Spending money to make it

Written on the 3 December 2010

THE old cliche ‘you’ve got to spend money to make money’ has never rung more true than in tertiary education.

As the conduit between the job seeker and the employment market, the education sector retains a unique relationship with economic conditions.

During tough economic conditions, the buzz around the tertiary education sector is on upskilling in preparation for the return of the job market. But with a renewed sense of optimism the baton is changing hands.

According to representatives from two of the state’s leading universities, enrolments will continue to boom but it won’t come from those seeking greener pastures, it’ll be on the return of company HR budgets and staff education incentives.

Director of Southern Cross University’s (SCU) MBA and masters programs, Dr Ian Sims, expects to see a return to employer-funded postgraduate undertakings as happens in strong economic times.

“It’s interesting that we’ve got two distinct forces of action that occur in differing economic conditions,” says Sims.

“When the economy is a little slow there are more people enrolling in self-funded tertiary courses as a way to ensure they are more competitive when the economy starts looking up.

“The reverse of that is when in prosperous times, companies have the financial resources to resume sponsoring staff education. So while we aren’t seeing an abnormal jump in overall enrolments, the indicator is where the funding for students is coming from.”

Professor Keitha Dunstan, head of Bond University’s School of Business, agrees and adds that the specialist executive MBA is often where enrolments spike when corporations recommence staff up-skilling programs.

“Executive MBA conventionally is the program where professional managers who are sponsored by their employers enrol. In 2011, we are expecting the number of enrolments in this specific program to double,” she says.

“Universities offer other programs such as a Masters of Business where entry is not limited to those who have a significant amount of management experience in the workplace. As such, most of the students in those types of degrees are undergraduates who have persisted on for a higher qualification, or people considering a career change into business.

“Where student enrolments are expected to remain consistent in general terms, it’s the increasing popularity of executive MBAs which coincides will a sense of business optimism.”

An ongoing challenge for the tertiary education sector and in particular the business schools Sims and Dunstan manage is staying ahead of an ever evolving business landscape.

The SCU professor says traditional MBAs will remain the benchmark in terms of a diverse business qualification, but more specialist programs are being developed.

“Executive education is going to see the combination of them both,” says Sims.

“One of the newer business programs we offer is a Master of International Sports Management which was created specifically to meet the demand in that growing sector.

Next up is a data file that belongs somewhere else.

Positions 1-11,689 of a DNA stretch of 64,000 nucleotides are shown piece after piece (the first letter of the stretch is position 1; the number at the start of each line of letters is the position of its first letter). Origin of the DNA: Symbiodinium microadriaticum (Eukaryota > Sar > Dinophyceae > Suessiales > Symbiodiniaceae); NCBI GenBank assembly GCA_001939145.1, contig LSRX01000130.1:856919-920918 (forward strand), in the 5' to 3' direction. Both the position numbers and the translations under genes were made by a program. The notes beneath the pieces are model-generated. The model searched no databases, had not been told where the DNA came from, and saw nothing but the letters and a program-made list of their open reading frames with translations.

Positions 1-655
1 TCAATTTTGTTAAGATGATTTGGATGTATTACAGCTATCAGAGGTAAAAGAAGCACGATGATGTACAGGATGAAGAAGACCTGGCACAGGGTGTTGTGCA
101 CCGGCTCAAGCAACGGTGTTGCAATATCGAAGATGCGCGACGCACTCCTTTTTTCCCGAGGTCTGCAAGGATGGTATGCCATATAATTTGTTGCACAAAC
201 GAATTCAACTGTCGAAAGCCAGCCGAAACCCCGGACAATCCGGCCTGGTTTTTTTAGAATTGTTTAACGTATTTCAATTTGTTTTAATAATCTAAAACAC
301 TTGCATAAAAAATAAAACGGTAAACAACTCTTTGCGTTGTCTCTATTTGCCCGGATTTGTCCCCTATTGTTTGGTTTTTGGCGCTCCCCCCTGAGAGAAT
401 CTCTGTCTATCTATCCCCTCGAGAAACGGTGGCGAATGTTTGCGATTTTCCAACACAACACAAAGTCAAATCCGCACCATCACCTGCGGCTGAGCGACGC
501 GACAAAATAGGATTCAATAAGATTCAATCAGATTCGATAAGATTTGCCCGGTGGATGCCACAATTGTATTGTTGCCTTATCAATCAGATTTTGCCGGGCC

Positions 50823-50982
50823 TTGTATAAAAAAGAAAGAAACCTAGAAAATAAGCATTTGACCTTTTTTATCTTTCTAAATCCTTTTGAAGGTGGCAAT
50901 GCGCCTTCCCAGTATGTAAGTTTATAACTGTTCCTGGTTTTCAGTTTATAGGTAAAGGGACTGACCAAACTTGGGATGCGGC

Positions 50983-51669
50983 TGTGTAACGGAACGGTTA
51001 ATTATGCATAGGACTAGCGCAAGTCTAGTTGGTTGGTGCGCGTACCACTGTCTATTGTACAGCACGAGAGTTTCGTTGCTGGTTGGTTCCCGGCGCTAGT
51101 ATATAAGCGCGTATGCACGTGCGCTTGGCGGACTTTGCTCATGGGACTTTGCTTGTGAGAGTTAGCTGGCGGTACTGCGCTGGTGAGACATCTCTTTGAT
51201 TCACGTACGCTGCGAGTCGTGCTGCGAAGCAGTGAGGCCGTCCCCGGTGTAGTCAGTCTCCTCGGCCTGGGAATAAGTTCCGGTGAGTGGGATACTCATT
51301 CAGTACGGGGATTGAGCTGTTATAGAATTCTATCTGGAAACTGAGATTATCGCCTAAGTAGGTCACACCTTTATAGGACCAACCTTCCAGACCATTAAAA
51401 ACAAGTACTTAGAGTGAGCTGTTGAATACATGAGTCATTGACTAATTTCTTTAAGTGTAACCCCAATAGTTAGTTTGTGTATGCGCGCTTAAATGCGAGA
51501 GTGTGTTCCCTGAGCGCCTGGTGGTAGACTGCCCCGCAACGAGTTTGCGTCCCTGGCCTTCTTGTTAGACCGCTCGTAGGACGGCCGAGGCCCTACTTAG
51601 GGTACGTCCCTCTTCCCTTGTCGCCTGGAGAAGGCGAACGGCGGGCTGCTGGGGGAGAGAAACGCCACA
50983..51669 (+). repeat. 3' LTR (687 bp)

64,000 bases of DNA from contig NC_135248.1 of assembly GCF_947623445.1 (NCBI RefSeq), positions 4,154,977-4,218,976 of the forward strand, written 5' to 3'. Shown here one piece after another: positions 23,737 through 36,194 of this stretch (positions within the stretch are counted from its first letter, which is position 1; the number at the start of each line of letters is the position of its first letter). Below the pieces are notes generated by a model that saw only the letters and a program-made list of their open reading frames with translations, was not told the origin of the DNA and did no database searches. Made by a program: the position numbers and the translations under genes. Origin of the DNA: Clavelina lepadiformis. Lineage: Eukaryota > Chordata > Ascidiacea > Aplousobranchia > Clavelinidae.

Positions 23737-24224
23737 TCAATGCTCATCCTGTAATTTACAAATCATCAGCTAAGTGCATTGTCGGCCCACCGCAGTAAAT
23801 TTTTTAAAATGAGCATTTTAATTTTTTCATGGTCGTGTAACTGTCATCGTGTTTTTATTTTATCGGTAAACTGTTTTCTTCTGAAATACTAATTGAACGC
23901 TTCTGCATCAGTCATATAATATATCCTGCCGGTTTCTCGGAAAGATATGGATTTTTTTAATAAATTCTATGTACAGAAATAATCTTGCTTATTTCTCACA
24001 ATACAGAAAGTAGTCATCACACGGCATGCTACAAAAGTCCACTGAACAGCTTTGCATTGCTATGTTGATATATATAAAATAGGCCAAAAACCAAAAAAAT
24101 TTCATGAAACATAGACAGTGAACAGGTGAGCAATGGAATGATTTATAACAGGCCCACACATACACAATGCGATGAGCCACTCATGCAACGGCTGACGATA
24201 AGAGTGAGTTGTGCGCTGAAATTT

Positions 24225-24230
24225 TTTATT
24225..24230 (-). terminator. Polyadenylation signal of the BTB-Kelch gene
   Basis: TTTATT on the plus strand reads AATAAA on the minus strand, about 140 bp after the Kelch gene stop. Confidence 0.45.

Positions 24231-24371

“The MBA will continue providing the best option to develop a number of key skills, but students will seek to combine this with a specialised area.

“Steve Price (Queensland rugby league identity) for example is a recent MBA graduate who utilised the International Sports Management program to tailor his degree to suit his area of experience.”

Dunstan cites Bond’s new family business MBA specialty as a prime example of how universities are evolving to meet modern business needs.

“There has always been elements in the MBA that focus on family business, but this is the first time we’ve offered a specialised program in that field,” she says.

“Another one which has become more popular is the finance specialty. A common misconception is that finance-based MBAs have dropped in popularity following the economic crash but in reality that only highlighted how important this sector has become in modern business.

“This shows that people now embarking on an MBA understand how important it is to get an overall understanding of all these specialities.”

Universities certainly remain innovative and fresh when it comes to addressing the changing needs of a new corporate paradigm, but that isn’t to say it’s without its issues.

Dunstan says the continued high value of the Australia dollar presents an immediate challenge.

“A past strength Australia and the Gold Coast has revelled in is that we were very competitive from a pricing standpoint for attracting overseas students,” she says.

“With an exceptionally high Australian dollar it is becoming challenging to maintain the high levels of international students who in the past saw Australia as a real alternative to the United States or Asian universities.”

Dunstan says creating new and innovative education products remains Australia’s point of difference, while Sims reiterates the strength of the Gold Coast as a destination.

“The emphasis for the Gold Coast will always be on the destination,” says Sims.

“Students come to the Gold Coast for its security, high quality education facilities and the chance to study among one of the most popular tourist locations in the world.”


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